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Sleep Expert Explains How To Beat Daylight Saving Time To Punch

(CBS) -- A sleep expert says you can start preparing your body clock now for Daylight Saving Time instead of waiting until early Sunday morning.

We move our clocks ahead at 1 a.m. Sunday, but Dr. Vikas Jain suggests you should start going to bed 15 minutes earlier now.

Eating dinner a little earlier will help the process, says the sleep specialist at Northwestern Medicine's Central DuPage Hospital.

If you're not that much of a planner, Dr. Jain says just set your clock ahead on Saturday so you go to bed an hour early.

He cites several studies that show losing just one hour can increase activity in genes that are associated with increased inflammation, stress, diabetes and cancer.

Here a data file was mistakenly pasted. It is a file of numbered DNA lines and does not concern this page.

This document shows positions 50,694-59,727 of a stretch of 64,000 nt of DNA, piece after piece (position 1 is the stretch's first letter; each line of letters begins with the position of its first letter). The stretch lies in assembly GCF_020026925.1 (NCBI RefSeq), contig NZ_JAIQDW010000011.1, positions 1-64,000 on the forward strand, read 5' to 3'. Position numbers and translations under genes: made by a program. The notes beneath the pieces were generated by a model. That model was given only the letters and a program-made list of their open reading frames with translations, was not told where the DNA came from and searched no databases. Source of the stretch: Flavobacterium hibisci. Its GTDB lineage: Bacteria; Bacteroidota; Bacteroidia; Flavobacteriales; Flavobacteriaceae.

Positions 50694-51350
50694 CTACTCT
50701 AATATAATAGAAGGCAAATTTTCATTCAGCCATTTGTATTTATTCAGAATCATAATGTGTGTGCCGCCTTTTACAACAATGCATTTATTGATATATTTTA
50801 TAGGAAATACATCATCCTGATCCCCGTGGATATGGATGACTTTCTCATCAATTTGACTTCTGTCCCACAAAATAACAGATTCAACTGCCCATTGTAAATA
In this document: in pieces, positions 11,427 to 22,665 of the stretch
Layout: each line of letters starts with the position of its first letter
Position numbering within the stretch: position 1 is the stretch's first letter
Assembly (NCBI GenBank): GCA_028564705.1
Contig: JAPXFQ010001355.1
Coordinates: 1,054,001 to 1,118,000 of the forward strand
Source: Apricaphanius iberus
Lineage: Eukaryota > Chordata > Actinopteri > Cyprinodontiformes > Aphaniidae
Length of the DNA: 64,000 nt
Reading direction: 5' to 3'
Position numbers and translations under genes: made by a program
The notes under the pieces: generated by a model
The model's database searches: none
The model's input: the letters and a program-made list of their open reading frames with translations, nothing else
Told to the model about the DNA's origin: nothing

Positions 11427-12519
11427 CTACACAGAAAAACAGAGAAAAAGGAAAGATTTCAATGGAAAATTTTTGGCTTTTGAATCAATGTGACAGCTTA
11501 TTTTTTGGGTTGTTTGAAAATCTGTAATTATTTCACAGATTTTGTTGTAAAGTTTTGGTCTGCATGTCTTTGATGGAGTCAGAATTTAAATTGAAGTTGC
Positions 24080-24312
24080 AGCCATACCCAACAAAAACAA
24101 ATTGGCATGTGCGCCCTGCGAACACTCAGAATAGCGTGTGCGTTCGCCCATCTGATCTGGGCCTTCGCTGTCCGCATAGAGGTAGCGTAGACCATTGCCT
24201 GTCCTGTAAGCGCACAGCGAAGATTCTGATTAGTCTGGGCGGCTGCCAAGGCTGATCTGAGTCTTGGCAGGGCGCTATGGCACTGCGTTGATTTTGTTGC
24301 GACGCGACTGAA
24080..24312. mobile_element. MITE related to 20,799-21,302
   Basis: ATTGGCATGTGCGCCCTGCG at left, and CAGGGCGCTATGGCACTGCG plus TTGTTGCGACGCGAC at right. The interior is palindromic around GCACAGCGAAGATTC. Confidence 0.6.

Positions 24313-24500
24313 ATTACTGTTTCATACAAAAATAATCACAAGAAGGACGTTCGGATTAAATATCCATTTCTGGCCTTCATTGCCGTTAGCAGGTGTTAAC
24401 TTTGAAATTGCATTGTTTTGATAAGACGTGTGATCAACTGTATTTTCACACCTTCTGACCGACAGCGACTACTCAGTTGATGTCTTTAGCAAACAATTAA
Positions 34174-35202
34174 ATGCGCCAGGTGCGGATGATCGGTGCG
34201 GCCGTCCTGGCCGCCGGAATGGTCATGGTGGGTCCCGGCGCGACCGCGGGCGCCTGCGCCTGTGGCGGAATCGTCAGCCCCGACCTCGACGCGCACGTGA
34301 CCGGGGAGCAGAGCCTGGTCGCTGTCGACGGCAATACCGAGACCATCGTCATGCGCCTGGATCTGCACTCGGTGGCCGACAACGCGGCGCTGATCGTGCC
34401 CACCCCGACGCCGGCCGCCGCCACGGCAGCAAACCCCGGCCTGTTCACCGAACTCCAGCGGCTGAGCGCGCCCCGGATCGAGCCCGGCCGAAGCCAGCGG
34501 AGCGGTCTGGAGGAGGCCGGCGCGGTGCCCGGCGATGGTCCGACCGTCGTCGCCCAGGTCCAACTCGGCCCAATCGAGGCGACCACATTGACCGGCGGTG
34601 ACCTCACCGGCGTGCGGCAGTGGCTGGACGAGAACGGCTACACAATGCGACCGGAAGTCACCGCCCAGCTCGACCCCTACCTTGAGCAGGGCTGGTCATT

There are also the short-term effects, such as an increased likelihood of car accidents and heart attacks on the Monday after the time change.

Making the switch to Daylight Saving Time should also mean shutting off your electronic devices before bed because their artificial light stops the body from producing sleep-inducing melatonin.

To help your internal clock wake up on Sunday morning, Dr. Jain suggests getting some sunlight as early as possible.

Even if you don't proactively take steps, he says most people adjust to the new time within a week.





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